"Save Jewish Jerusalem" enlisted politicians, academics and other prominent Israelis united by the fear they "would wake up with a Palestinian mayor in Jerusalem."
The postponing of an Israeli Knesset Bill that would have annexed major illegal Jewish settlements in the West Bank to the Jerusalem municipality is the result of behind-the-scenes U.S. and, possibly, European pressure, but the story of the so-called 'Greater Jerusalem law' does not end there.
Israel wants to maintain an absolute demographic Jewish majority in Jerusalem, including in occupied and illegally annexed Palestinian East Jerusalem. There is enough support in the Knesset and among the public to ensure that coveted Jewish dominance, but the political balances and possible drawbacks are just too delicate and great for Israel to get exactly what it wants, even if there is a clear consensus among Israeli Jewish politicians and the public to permanently change the status of the city.
The Trump factor
One of the factors that the Israeli government is considering is the support of the Donald Trump administration. How far will Trump go to support Israeli transgressions, while continuing to advocate an 'ultimate deal': his own version of finding a political resolution to the conflict resulting from Israel's illegal occupation of Palestine?
True, the Trump administration has done its utmost to reassure Israeli Prime Minister Benjamin Netanyahu of its undying loyalty. Trump's last visit to Israel was a major step in that direction, where US commitment to Israel's security and future were made abundantly and repeatedly clear. Moreover, the joint U.S.-Israel push against the United Nations and its smaller institutions – such as UNESCO and UNHRC – led by U.S. Ambassador to the U.N. Nikki Haley aims to torpedo future international initiatives that are critical of Israel's military occupation of Palestine.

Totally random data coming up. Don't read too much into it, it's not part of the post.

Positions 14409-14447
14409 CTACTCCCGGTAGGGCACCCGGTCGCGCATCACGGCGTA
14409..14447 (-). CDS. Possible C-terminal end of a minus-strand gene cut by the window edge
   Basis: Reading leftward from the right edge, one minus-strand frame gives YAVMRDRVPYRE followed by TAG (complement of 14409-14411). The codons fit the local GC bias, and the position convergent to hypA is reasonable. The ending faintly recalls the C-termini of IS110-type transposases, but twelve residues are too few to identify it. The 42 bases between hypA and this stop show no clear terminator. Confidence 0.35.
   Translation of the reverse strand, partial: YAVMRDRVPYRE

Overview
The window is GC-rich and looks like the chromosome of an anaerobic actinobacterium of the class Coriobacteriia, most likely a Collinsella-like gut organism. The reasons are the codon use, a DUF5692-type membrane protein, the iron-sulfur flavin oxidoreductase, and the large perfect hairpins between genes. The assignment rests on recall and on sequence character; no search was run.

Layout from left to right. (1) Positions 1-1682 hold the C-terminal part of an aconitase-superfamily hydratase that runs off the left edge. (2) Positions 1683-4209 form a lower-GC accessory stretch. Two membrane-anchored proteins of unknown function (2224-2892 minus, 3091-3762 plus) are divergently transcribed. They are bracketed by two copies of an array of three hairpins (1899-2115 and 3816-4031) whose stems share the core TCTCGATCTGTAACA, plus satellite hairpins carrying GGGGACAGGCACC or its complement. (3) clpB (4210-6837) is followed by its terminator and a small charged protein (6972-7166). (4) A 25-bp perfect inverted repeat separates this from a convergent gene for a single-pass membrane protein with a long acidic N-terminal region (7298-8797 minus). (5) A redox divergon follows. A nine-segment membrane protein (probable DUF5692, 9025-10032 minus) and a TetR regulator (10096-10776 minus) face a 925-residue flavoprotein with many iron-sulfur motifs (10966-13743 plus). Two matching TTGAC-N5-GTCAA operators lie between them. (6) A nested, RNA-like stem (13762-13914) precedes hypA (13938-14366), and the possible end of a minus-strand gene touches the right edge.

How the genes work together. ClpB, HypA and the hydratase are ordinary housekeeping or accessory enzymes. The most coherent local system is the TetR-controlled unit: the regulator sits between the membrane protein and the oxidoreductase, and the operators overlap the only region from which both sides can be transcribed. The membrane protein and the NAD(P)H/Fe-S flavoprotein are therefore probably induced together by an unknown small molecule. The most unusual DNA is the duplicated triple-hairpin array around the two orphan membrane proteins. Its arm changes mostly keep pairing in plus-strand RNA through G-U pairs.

Yet, on the other hand, using back channels and without much fanfare, Trump has been promoting his own plan for 'regional peace', marks of which are still unclear.
While Israel is routinely allowed to slowly alter the landscape of occupied Palestinian areas, construct walls and expand its illegal settlements, an explicit, major plan to annex large regions of the West Bank would have ignited the kind of backlash that could likely bring an end to Trump's Middle East politicking and complicate his relations with various Arab governments.
The 'Greater Jerusalem law' would have done just that.
According to Israeli commentator Shlomo Elder, the idea of expanding Jerusalem's municipal borders "to increase the city's population and to ensure its Jewish majority" was proposed by hardline Likud party member Yisrael Katz in 2007. It was deferred then, due to the fear of a strong international reaction.
The idea did not die. It morphed into a movement and politicians from all ideological backgrounds joined in, fearing that, in the future, Israel will lose the 'demographic war' in Jerusalem, as well as in the rest of historic Palestine.
"Save Jewish Jerusalem" was launched in 2016 and quickly enlisted the support of politicians, academicians and other well-regarded Israelis, all united by their fear that they "would wake up with a Palestinian mayor in Jerusalem."
So, when the 'Greater Jerusalem law' was introduced earlier this year, it seemed like the logical evolution of a current that has been on the rise for years.